It is shaping up to be a much smaller field for the Preakness than we saw in the Kentucky Derby - potentially much, much smaller. All that matters, though, is that American Pharoah is, barring injury, headed to Baltimore and ready to take his next step towards history. Here are the horses he is sure to face in the Preakness and others that are potential foes:
American Pharoah: Not surprisingly, the impressive Derby winner is being pointed to the Preakness. The plan is for him to stay in Kentucky until next Wednesday and then head to Baltimore for a brief stop. His last race took more out of him than any he has run, but there is still no reason to think that we will see anything less from his best here - and that's scary for his opponents.
Firing Line: Firing Line wound up right behind American Pharoah in the Derby, and he'll be right behind him in the same flight to Maryland. He ran a spectacular race in Kentucky and came out of it as well as a horse can by all reports. He finally got past Dortmund after losing to him by a neck twice before. Can he get past American Pharoah this time?
Dortmund: It has come out that Dortmund almost didn't make it to the Derby because he suffered mild colic-like symptoms after his last workout. He recovered enough to run, but it's quite possible he wasn't at his best in the Derby. He's a very good horse, though, and overlooking him in the Preakness would be a big mistake.
Divining Rod: This horse won the Lexington Stakes at Keeneland on April 11. That is theoretically a minor Derby prep, but it rarely gets used for that purpose anymore. Right after that race the horse returned to his training base in Maryland to prepare for this race. It's a big step up in class, but he's probably the best of the new runners.
Danzig Moon: The horse finished fifth in the Derby and looked pretty good doing it. It was no fluke, either - he was easy to like as a long shot heading into the Derby. He is being aimed at the Queen's Plate, which is Canada's Derby equivalent, on July 5 because he is a Canadian-bred. He has time for a race before then, though, and this could be as good of a spot as any.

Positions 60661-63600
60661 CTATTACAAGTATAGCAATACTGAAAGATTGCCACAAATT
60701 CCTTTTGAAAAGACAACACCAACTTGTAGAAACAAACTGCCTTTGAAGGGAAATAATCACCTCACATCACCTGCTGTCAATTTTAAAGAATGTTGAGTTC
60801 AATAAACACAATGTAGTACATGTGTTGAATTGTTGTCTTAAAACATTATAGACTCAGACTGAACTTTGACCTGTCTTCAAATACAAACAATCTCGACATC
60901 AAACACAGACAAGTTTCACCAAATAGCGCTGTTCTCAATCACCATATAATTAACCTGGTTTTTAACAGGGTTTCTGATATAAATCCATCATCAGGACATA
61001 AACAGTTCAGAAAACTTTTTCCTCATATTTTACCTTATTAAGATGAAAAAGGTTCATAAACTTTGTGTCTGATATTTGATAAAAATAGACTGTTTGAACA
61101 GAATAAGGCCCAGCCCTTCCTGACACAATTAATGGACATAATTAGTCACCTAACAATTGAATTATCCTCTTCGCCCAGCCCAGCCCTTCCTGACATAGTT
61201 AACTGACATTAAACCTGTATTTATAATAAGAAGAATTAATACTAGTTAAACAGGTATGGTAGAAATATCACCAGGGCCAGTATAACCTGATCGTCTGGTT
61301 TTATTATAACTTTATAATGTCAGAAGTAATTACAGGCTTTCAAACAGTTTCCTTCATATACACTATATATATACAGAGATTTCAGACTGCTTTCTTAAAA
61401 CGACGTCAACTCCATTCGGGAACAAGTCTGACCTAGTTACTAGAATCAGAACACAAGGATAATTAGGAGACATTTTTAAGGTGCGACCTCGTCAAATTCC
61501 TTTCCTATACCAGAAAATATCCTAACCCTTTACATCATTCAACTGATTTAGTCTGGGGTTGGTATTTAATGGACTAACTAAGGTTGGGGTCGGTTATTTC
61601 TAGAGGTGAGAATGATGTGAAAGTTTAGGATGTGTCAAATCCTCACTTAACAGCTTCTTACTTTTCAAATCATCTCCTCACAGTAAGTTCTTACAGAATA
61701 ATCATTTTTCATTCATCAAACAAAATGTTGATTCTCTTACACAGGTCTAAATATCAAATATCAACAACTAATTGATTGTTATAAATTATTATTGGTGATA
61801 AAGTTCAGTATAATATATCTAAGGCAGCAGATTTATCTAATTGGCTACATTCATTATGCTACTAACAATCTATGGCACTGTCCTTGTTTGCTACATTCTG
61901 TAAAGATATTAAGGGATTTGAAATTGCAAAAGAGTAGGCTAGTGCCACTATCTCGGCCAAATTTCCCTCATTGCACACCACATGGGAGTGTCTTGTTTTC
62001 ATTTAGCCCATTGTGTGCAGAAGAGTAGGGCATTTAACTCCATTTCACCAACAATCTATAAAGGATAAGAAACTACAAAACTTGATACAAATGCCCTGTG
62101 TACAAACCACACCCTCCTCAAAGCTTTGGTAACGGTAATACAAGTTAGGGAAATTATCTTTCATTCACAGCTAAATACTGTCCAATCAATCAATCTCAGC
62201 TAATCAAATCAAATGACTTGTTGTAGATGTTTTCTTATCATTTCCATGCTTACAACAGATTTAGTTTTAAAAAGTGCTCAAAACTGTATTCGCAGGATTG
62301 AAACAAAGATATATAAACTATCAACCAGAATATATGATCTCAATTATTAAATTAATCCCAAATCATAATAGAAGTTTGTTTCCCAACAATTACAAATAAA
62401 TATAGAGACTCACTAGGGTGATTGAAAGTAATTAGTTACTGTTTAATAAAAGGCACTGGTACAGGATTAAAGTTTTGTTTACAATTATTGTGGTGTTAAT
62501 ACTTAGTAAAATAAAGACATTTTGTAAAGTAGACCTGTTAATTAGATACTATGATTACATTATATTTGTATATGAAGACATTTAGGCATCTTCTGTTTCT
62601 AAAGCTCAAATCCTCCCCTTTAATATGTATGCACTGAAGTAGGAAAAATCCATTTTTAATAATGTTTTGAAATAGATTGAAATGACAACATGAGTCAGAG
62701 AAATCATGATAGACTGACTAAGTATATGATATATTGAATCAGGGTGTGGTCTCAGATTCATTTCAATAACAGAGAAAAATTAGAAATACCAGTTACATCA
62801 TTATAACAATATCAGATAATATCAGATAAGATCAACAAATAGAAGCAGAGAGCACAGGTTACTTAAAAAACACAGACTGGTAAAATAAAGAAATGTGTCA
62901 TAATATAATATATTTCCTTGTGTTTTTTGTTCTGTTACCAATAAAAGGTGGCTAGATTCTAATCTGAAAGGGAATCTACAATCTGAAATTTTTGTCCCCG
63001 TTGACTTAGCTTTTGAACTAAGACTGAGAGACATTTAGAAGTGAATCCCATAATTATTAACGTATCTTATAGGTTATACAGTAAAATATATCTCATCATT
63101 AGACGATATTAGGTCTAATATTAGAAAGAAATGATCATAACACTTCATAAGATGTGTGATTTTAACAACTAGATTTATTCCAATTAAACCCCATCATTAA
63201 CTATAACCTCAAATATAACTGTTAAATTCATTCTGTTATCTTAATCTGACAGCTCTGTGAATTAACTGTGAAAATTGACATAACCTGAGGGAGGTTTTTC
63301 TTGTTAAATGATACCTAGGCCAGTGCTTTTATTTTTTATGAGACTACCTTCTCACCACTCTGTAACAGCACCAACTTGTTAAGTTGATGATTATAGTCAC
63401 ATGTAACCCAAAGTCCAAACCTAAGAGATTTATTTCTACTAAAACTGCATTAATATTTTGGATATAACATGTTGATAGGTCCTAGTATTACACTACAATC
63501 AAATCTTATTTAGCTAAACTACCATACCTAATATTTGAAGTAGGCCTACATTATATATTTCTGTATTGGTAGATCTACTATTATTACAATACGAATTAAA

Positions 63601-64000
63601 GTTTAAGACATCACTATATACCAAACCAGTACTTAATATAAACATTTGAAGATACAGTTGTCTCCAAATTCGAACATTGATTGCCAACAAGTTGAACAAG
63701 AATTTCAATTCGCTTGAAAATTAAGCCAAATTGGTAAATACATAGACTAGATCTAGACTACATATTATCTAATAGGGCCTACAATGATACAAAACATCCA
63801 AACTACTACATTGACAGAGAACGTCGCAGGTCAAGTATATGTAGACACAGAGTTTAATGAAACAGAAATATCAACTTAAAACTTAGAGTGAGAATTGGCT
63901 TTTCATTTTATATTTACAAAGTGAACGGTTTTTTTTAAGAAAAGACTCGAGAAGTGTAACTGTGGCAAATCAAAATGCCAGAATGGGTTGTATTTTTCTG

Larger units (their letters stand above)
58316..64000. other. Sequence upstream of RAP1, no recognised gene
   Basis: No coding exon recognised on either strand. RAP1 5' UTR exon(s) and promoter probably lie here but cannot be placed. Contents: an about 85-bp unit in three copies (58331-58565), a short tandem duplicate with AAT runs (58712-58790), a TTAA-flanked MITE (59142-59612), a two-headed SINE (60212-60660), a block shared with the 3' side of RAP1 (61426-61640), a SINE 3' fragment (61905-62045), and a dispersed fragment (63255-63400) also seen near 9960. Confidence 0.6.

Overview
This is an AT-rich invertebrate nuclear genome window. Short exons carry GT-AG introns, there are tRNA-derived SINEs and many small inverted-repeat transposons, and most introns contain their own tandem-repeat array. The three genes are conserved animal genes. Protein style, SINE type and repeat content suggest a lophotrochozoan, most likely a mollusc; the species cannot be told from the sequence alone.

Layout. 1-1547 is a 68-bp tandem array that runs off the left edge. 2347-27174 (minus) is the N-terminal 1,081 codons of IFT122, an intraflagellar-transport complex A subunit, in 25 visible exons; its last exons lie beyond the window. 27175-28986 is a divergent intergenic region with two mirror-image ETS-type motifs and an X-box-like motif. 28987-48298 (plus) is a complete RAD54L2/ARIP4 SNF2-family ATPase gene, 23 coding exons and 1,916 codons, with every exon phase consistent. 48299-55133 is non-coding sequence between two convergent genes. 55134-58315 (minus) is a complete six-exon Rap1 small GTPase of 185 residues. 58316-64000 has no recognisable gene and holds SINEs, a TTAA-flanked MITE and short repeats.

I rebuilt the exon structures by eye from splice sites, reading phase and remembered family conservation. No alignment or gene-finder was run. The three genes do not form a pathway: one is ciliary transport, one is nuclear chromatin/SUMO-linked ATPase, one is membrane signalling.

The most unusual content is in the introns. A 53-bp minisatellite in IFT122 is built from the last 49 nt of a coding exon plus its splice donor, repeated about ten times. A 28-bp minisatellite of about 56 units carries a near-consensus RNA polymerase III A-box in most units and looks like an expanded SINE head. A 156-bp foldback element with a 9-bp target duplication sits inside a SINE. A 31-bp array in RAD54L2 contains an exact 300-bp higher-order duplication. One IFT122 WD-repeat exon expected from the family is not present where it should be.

The Pletcher gang: Todd Pletcher could run as many as four horses in this race, though I would be shocked if we see more than one or two. Two are Derby horses. Materiality got a horrible jump out of the gate, and as a frontrunner his race was over before it started. He rallied for sixth but should have more in him. Carpe Diem, meanwhile, had less of an excuse and ran a worse race. Joining them on the list of possibilities is Stanford, who was entered in the Derby but then scratched because his connections didn't think he was up for the challenge. Finally, Competitive Edge won the Pat Day Mile on the Derby undercard and could take a step up here. I didn't love how he looked in the gallop out after crossing the finish line, though, so I'm not sure that this is an ideal spot for the undefeated colt.
Mr. Z: He was 13th in the Derby, but his trip was lousy. It's hard to imagine it mattered, though - he has run 13 times and has lost the last 12. He is owned by Zayat Stables, who also own American Pharoah. They don't want to run him in the Preakness, but trainer D. Wayne Lukas is pushing hard for it to happen. My bet is that the owners win this one, but we'll see for sure.
Bodhisattva: This horse won the Federico Tesio Stakes, which is traditionally a Preakness prep. He was entered in a minor stakes at Parx in Philadelphia last weekend but was scratched to be ready for the Preakness. It's hard to take him too seriously, but stranger things have happened.
Lemon Drop Title: Dallas Stewart is a trainer who fears little. This horse won his maiden race just last weekend at Churchill Downs and has started only three times, but Stewart says that this spot is a possibility. This seems like an odd spot for him, but his sire is Belmont winner Lemon Drop Kid and his dam sire is Derby winner Monarchos, so he has some Triple Crown credibility in his blood.
Tale of Verve: Stewart is at it again. When the entries were in for the Derby, this horse, who just broke his maiden at Keeneland, was an also-eligible. It was a shock. Now he is a possible at the Preakness, though he is more likely to show up in the Belmont if anywhere.
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